Skip to main content

European Business Swatch CEO on Apple Watch: Design is ‘not a milestone’

Swatch Group CEO Nick Hayek shows the Swatch Touch Zero One wristwatch during a press conference on March 12, 2015.

FABRICE COFFRINI/AFP/Getty Images

Swatch Group AG chief executive officer Nick Hayek said the watch industry can make more attractive timepieces than the Apple Watch as the Swiss company adds more intelligent functions that don't sap battery life.

Apple Inc.'s smartwatch looks better than products by Samsung Electronics Co. and Sony Corp., Hayek said Thursday when asked about the device at an annual press conference on the Biel, Switzerland-based watch maker's strategy.

"They really did the nicest smartwatch," Hayek said, speaking in the town of Corgemont. "However, the design, from the point of view of the watch industry, is not a milestone. The watch industry has much nicer designs. But compared to smartwatches, it's great."

Story continues below advertisement

Swatch is returning to the wearable technology market after being an early innovator with products such as the Paparazzi watch. That device, introduced in an alliance with Microsoft Corp. in the mid-2000s, was later discontinued. Now, as Cupertino, Calif.-based Apple encroaches into its territory, Swatch is adding more digital functions, but the Swiss company is taking a step-by-step approach to see what consumers really want, Hayek said.

"People are trying to put too much in there that a phone can already do," Hayek said. "Why do I have to bring another display? I'd rather have my key in my watch."

The watch maker, whose brands range from Breguet to Tissot, will introduce timepieces with payment capabilities in coming months, and that could eventually be extended across the entire Swatch range, Hayek said. Omega would be an ideal brand for door-unlocking technology, Hayek added.

Battery Hassles

Switzerland's largest watch maker is focusing on features that consume little power to eliminate the hassle of recharging. The company said it's also been developing more efficient batteries, and its Belenos Clean Power unit has come up with a material that can deliver 50 per cent more energy storage capacity than the best rechargeable lithium batteries on the market.

The Apple Watch will go on sale April 24 in nine countries, though Switzerland isn't one of them. Its battery can last 18 hours with typical use, though the company has said that drops to 6-1/2 hours when playing music and to 3 hours when used for phone calls. It also features mobile-payment and door-opening functions. The watch takes about 2-1/2 hours to charge.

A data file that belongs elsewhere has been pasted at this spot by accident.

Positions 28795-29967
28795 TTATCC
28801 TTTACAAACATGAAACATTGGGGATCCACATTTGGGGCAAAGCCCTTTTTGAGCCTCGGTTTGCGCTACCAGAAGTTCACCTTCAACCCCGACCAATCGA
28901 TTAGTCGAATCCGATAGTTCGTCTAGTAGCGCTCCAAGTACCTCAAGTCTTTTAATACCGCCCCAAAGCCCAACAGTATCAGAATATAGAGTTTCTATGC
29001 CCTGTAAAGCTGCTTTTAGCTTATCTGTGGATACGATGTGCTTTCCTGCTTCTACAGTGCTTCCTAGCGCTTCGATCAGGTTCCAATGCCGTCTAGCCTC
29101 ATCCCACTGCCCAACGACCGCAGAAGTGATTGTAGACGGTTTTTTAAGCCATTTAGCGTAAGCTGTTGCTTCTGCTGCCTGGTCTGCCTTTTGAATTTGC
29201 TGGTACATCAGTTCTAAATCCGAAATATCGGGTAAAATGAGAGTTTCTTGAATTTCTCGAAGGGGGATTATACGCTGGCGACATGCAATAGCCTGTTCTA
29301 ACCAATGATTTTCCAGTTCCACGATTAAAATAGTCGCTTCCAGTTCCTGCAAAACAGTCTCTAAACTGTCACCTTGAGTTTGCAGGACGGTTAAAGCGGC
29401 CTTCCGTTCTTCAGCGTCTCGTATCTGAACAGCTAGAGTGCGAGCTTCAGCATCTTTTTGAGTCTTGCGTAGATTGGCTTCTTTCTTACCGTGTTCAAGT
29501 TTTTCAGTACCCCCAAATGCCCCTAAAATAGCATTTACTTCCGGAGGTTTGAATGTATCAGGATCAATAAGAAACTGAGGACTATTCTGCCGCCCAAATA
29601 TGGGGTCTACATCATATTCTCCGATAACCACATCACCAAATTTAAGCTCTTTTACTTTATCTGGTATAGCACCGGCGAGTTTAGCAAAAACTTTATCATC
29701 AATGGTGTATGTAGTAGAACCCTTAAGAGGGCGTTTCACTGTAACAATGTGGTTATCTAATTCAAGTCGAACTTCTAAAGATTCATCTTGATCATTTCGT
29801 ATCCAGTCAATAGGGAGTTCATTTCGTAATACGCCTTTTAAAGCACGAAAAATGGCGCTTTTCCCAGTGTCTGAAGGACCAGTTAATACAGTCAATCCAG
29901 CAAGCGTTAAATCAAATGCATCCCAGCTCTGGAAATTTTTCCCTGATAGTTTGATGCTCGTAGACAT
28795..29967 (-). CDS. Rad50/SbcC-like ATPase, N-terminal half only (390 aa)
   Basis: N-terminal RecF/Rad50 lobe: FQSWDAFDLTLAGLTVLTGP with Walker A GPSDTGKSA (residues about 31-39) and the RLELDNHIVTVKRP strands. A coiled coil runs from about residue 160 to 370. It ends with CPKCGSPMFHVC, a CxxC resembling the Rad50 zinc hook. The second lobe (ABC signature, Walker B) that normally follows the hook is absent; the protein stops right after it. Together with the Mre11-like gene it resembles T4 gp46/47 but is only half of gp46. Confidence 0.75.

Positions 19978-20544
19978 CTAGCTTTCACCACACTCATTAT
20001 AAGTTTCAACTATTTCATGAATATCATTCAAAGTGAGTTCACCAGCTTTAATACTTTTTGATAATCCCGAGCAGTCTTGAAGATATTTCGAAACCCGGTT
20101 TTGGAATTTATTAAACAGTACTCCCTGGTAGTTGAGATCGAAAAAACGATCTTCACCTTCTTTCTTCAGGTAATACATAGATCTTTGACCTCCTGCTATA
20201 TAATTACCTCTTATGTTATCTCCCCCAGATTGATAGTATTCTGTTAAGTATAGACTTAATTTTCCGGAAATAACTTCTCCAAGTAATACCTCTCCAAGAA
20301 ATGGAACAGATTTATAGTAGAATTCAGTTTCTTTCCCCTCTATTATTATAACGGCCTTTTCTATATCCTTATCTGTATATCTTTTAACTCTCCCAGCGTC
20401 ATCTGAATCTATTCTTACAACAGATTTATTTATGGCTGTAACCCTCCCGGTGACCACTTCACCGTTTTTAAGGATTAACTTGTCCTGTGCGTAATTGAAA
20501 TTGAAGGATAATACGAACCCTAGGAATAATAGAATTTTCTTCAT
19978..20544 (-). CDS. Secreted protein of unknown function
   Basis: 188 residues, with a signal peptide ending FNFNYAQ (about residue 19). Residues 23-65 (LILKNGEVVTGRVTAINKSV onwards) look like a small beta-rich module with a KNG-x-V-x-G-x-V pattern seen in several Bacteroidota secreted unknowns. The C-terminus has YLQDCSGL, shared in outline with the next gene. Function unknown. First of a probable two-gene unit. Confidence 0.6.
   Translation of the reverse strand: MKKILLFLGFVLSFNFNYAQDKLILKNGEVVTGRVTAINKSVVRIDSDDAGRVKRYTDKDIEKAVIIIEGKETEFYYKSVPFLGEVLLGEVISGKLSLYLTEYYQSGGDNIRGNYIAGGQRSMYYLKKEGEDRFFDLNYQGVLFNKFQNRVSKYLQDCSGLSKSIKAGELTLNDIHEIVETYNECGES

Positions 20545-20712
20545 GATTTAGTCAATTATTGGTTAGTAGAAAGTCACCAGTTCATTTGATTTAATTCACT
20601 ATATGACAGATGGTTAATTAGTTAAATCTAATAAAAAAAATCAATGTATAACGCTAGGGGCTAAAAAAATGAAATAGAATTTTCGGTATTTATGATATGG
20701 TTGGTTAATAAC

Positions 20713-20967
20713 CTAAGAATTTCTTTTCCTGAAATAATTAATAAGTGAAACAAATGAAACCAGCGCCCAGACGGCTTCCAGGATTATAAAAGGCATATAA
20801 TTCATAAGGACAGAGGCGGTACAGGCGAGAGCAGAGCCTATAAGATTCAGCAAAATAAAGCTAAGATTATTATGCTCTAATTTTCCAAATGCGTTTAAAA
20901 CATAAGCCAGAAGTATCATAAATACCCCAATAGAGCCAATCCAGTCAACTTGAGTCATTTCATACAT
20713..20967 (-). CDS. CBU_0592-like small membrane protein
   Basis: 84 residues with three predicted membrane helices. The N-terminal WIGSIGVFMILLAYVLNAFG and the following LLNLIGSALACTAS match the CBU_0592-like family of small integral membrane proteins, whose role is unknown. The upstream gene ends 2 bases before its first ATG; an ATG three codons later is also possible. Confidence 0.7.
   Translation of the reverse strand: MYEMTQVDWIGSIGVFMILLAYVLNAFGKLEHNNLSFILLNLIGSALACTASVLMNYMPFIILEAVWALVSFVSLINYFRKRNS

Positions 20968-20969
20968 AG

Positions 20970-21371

To be sure, Apple may soon sell as many timepieces as all of Switzerland, Elmar Mock, the co-inventor of the Swatch, who now works at a product consultancy, forecast earlier this week.

Story continues below advertisement

Swatch isn't the only Swiss watch maker preparing intelligent timepieces. LVMH Moet Hennessy Louis Vuitton SA's TAG Heuer is set to unveil a timepiece featuring GPS functions and health monitoring before the end of the year. Cie. Financiere Richemont SA's Montblanc plans to start selling an intelligent watch band called the e-Strap in June.

Swatch CEO Hayek also said the outlook for 2015 is "excellent."

Report an error
Tickers mentioned in this story
Unchecking box will stop auto data updates
Due to technical reasons, we have temporarily removed commenting from our articles. We hope to have this fixed soon. Thank you for your patience. If you are looking to give feedback on our new site, please send it along to feedback@globeandmail.com. If you want to write a letter to the editor, please forward to letters@globeandmail.com.

Welcome to The Globe and Mail’s comment community. This is a space where subscribers can engage with each other and Globe staff. Non-subscribers can read and sort comments but will not be able to engage with them in any way. Click here to subscribe.

If you would like to write a letter to the editor, please forward it to letters@globeandmail.com. Readers can also interact with The Globe on Facebook and Twitter .

Welcome to The Globe and Mail’s comment community. This is a space where subscribers can engage with each other and Globe staff. Non-subscribers can read and sort comments but will not be able to engage with them in any way. Click here to subscribe.

If you would like to write a letter to the editor, please forward it to letters@globeandmail.com. Readers can also interact with The Globe on Facebook and Twitter .

Welcome to The Globe and Mail’s comment community. This is a space where subscribers can engage with each other and Globe staff.

We aim to create a safe and valuable space for discussion and debate. That means:

  • Treat others as you wish to be treated
  • Criticize ideas, not people
  • Stay on topic
  • Avoid the use of toxic and offensive language
  • Flag bad behaviour

Comments that violate our community guidelines will be removed.

Read our community guidelines here

Discussion loading ...

Cannabis pro newsletter